Logic is the soul of writing

The first thing our interns learn is that clarity is more important than eloquence, even though, at times, it may be far less visible. We teach our editors that the bedrock of clear writing is clear thinking. Every article has an argument to make. Sometimes, an article proceeds from one event to another. At other times, it proceeds from a set of facts to an analysis or a recommendation. Whatever the form of the article, the sentences, paragraphs and constituent parts must have logical connections. No article can lose the thread of its core argument, which inexperienced authors often bury beneath a mountain of facts or unnecessary verbiage. So, even when the topic is history or politics, we pose a philosophical question right at the outset: What is the argument?

Nathan Holland /

Once we establish the argument, everything else follows. The argument inspires the outline, and the outline organizes the article. The presentation of the facts, the narration that ties together these facts and the inferences that lead from that narrative to the analysis come together to form a coherent piece.

Sometimes, context is critical to understand an argument. During one session some weeks ago, most of the 90 minutes were consumed by a crash course in Middle Eastern history. Atul, our Editor-in-Chief, and I showed our young team members maps of the Ottoman Empire, of the British and French mandates and modern Arab states. Then, we proceeded to show them maps of the region that captured religious affiliations and ethnic identities. You may ask, why were we pulling up so many maps?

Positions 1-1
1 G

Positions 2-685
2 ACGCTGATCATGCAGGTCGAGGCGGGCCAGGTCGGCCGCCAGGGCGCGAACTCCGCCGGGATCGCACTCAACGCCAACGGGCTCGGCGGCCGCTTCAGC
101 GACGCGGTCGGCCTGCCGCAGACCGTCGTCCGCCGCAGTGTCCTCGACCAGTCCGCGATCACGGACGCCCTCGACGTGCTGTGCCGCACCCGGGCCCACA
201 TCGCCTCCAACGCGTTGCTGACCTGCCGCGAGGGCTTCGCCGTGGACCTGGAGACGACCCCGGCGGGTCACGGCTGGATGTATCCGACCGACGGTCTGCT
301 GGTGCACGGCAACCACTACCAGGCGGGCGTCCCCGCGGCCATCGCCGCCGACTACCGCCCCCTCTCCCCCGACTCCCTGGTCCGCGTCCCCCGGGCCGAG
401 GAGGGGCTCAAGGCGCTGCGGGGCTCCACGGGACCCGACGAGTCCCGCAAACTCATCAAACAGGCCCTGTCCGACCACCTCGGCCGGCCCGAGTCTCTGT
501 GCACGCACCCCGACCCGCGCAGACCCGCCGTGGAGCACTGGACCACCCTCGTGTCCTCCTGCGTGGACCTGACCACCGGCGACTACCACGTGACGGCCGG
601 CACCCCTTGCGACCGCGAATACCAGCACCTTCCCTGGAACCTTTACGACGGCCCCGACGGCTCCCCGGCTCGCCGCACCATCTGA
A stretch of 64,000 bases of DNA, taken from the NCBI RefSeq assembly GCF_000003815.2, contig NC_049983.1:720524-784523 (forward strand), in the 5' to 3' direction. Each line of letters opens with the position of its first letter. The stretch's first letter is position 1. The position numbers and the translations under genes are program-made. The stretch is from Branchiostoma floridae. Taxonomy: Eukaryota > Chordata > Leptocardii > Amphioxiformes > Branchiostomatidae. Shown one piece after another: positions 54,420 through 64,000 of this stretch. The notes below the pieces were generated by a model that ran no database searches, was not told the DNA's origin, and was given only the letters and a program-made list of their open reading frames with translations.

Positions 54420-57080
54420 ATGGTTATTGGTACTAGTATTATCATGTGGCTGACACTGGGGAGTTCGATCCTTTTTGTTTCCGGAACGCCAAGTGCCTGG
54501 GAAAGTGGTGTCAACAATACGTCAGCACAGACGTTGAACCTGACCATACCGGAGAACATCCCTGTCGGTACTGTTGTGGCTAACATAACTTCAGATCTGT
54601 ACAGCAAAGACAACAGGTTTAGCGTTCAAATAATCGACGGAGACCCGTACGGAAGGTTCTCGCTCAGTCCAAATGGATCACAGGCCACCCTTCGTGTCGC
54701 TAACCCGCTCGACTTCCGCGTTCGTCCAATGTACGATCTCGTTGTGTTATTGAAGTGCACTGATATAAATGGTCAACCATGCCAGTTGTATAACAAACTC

Left: The Ottoman Empire. Right: Major ethnic groups of the Middle East.

The answer is simple. One cannot tell a story without introducing its characters. When it comes to the Middle East, that is essential. After all, it is important to know that Iraq has Kurds, Sunni Arabs and Shia Arabs. Similarly, states like Lebanon and Syria are complex mosaics of different religious denominations and ethnic identities. As you can see, far from being just editing workshops, the Saturday morning meetings have become a masterclass in writing, logic, critical thinking, history, geopolitics and economics. One of our former interns even called them a “crash master’s degree in international relations.” Naturally, I like to think the interns are getting their time’s worth. Atul says that, if they remember us when they are 80, we will have done our job.